This may be due in part to the fact that in most haredi picture books teaching character, the lesson is not actually about social interactions: the lessons, as I mentioned, are often presented via verses from Torah and Talmud. The format imparts the idea that these lessons are not about learning to get along well with others, but about being good Jews and following the lessons of the Torah.

So while most mainstream picture books about sharing take place in a setting where adults are peripheral figures – places like school, the playground, or on play dates – Labels for Laibel takes place in a family home. While mainstream picture books have the children learning to share because they miss their friends or discover that playing alone is no fun, Yossi and Laibel learn to share because their parents mimic their selfish behavior and deny them food and care.

In some ways, the role of the parents in this book is similar to the role of Mrs. Piggle-Wiggle in the books of that name: Extending normal childlike behavior to absurdity in an effort to make the child regret that behavior. After all, it is normal for children to stake claims of ownership and to refuse to share. But it is not normal for adults – who have grown past the inability to understand social interactions – to refuse to share basic necessities like food.

At the end of the book, the illustrations (by the legendary illustrator of haredi children’s texts as well as comics, Norman Nodel) show the parents peeking around the doorway of the boys’ bedroom as the brothers look at each other with wide smiles and their arms around each other’s shoulders, a wastebasket overflowing with discarded labels in the corner.

The parents have not preached about the benefits of sharing or the drawbacks of greediness (though, sidenote: I found it amusing that this Jewish Book Council review from 2011 calls the book “preachy” when in fact, it’s no more preachy than any other book trying to teach children about social interactions). The children have learned the lesson on their own.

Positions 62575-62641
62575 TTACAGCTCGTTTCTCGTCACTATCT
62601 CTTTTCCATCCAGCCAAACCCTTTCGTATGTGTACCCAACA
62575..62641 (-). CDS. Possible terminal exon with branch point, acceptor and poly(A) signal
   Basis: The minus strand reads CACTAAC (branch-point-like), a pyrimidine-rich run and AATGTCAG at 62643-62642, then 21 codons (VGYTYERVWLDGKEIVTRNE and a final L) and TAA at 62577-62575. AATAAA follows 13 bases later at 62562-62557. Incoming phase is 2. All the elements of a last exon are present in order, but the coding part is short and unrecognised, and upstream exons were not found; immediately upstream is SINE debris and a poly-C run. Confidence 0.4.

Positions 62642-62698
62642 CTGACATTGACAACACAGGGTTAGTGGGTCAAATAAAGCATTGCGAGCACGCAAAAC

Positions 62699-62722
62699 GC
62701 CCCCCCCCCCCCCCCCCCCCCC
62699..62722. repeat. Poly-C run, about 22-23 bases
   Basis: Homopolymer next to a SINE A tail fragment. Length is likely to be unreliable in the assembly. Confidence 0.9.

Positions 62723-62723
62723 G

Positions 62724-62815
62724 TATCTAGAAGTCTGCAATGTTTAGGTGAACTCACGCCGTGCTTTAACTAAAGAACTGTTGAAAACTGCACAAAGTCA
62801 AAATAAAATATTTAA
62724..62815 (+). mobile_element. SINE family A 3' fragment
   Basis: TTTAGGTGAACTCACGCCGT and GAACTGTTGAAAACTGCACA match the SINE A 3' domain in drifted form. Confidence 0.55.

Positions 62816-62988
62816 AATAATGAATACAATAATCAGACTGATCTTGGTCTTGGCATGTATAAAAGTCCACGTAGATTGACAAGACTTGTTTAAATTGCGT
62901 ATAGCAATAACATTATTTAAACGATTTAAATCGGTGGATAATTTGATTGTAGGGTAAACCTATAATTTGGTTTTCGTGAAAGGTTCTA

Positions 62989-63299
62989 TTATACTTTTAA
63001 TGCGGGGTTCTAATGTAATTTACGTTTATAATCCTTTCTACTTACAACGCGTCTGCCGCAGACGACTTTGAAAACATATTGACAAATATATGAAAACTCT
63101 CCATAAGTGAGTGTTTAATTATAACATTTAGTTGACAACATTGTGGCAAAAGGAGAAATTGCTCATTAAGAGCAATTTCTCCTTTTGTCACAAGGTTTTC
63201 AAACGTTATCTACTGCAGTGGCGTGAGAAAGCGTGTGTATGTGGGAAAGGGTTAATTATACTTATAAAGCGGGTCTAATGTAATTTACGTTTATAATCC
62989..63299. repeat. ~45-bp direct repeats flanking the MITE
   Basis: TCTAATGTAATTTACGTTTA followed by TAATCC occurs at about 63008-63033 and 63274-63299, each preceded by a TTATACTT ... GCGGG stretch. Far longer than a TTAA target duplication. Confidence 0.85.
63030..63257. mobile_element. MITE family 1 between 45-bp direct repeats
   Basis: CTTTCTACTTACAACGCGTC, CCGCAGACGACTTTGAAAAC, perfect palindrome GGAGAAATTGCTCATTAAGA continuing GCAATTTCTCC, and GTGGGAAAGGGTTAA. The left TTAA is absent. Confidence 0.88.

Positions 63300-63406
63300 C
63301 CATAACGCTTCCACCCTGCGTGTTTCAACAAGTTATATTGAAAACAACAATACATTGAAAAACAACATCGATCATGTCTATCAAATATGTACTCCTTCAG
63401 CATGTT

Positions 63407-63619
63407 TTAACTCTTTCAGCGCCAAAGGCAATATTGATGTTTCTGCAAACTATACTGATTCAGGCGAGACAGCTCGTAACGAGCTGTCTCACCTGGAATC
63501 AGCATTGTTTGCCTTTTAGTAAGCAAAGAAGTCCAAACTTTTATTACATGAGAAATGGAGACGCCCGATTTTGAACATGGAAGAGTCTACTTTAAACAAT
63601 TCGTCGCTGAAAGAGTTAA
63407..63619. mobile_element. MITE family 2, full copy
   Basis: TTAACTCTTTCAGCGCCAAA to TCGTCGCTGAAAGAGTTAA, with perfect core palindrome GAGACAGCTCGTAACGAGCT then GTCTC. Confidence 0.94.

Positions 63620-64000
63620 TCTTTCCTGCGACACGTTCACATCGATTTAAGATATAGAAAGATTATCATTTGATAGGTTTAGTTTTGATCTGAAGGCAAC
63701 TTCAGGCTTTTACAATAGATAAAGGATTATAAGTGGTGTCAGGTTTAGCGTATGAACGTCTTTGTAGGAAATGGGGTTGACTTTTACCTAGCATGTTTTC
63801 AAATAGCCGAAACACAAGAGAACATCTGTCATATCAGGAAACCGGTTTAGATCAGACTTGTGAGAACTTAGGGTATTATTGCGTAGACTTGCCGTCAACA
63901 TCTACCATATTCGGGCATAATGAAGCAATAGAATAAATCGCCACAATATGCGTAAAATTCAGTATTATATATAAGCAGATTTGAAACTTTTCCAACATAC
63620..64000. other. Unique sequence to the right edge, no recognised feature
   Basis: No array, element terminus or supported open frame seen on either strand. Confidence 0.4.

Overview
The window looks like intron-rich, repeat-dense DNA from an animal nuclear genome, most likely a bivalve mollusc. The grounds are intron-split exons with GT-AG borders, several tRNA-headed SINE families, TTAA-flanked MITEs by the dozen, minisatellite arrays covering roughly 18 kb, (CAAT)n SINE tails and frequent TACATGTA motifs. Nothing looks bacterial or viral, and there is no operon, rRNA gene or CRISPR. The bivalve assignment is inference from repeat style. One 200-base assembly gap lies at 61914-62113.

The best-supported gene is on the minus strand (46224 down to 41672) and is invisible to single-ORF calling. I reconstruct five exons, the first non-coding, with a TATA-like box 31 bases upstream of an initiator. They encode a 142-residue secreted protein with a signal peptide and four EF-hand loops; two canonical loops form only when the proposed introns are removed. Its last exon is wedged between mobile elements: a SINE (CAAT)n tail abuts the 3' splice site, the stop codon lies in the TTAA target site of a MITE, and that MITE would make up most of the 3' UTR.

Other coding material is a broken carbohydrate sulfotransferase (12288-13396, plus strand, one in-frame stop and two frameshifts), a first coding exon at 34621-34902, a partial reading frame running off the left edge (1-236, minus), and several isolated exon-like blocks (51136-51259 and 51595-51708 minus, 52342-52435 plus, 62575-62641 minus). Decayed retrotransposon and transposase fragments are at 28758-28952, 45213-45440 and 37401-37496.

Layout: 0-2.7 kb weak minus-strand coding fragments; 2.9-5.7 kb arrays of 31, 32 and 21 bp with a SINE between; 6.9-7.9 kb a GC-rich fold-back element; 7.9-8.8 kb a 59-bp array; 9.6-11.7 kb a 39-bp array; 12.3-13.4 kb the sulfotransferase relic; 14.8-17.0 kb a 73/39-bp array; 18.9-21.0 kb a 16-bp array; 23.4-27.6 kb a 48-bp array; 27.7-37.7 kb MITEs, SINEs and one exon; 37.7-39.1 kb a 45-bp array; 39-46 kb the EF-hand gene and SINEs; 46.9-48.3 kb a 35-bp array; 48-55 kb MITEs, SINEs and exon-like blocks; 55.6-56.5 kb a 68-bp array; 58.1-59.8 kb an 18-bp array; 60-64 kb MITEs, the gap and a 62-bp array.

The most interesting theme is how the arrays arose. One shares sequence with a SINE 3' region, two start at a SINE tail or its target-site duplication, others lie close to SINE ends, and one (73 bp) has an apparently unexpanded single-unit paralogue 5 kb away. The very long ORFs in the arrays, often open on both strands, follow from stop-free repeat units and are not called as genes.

And yet, there’s something disturbing about that lesson being taught when the children are denied basic food and care. After all, it is very different when children claim “their albums with pictures, their albums with stamps, the microscope, mirror, and two football lamps” (16), and when parents claim basic necessities like food and dishes. A child screaming “it’s mine, no one can touch it!” is learning boundaries and personal possession. A mother saying “Every night I share all of the food, but somehow, tonight I’m just not in the mood!” (22) is… child abuse, let’s face it.

The father’s denial of the car and driveway, and of “my clothes, my reclining chair, slippers, and new garden hose, my briefcase, shoe polish, my tools and umbrella” (27) has less of an impact on the children’s well-being. That points to the gendered roles of the parents which the books solidifies – the mother’s realm, her labeled belongings, are in the kitchen, while the father’s realm and labeled belongings are outside the home, in the toolbox, and in personal comfort.

Regardless of the gendered difference of impact on the children’s immediate well-being, the book (unintentionally) equates a child’s unwillingness to share chips, soda, books, etc., with a parent’s unwillingness to care for their children.

If you ask any haredi reader – myself included before I started doing a deep analysis of the book – that’s not the lesson at all. The lesson is about sharing! Seeing child abuse in a cute fun story is sick! So people might say.

And yet, there is value in noticing the forlorn looks on the brothers’ faces as they follow their mother, who carries her used dishes to the kitchen with a satisfied smile on her face. 

If Mrs. Piggle-Wiggle’s remedies are reminiscent of “bad trips” (Horn), the parents’ manipulation in Labels for Laibel is certainly emotionally abusive. Rather than allowing the children to learn their lessons on their own – as with books like Llama Llama Time to Share or The Squirrels Who Squabbled – this book requires a manufactured situation, one which takes all normal social interactions to their extreme.

And the parents never explain to the boys that their selfishness was a ploy, that the boys’ welfare was never at risk – though the reader gets to see that from the parents’ beaming smiles on the last page of the book.

I’m not prepared yet to come to any hard-and-fast conclusions that will make it into my dissertation beyond these initial musings. I need to brush up, do some more reading of my notes and of additional sources on picture books, character education, psychology, etc. So this is it for now…